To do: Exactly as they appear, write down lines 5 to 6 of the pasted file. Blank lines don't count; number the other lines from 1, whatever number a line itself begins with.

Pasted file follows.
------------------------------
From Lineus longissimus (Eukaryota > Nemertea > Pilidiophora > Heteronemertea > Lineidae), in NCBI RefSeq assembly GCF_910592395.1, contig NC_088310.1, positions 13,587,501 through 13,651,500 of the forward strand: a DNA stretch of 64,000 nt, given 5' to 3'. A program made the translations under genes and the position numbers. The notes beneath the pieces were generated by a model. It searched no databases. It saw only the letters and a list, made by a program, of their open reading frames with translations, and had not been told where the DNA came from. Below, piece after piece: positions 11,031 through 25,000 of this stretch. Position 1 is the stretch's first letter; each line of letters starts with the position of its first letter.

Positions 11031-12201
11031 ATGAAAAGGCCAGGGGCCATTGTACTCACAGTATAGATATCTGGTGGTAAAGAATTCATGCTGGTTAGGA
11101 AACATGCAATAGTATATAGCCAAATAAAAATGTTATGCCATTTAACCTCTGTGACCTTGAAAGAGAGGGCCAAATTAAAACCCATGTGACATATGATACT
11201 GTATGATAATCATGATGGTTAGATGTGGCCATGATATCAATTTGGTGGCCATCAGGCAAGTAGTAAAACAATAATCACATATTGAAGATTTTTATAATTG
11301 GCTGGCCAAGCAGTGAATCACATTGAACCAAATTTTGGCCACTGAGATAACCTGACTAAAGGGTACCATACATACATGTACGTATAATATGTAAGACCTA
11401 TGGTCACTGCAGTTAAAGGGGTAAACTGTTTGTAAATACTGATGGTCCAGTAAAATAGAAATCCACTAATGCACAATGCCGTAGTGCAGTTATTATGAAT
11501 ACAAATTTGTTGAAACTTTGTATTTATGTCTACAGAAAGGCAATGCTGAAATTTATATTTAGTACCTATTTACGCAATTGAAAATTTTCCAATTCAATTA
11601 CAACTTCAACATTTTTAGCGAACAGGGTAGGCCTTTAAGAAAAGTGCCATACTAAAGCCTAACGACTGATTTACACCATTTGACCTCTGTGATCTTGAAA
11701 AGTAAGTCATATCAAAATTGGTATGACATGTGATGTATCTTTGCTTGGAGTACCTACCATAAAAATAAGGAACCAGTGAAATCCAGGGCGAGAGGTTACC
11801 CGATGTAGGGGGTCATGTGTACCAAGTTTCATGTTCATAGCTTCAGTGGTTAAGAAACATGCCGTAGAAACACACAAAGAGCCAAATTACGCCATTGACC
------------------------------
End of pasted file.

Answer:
11201 GTATGATAATCATGATGGTTAGATGTGGCCATGATATCAATTTGGTGGCCATCAGGCAAGTAGTAAAACAATAATCACATATTGAAGATTTTTATAATTG
11301 GCTGGCCAAGCAGTGAATCACATTGAACCAAATTTTGGCCACTGAGATAACCTGACTAAAGGGTACCATACATACATGTACGTATAATATGTAAGACCTA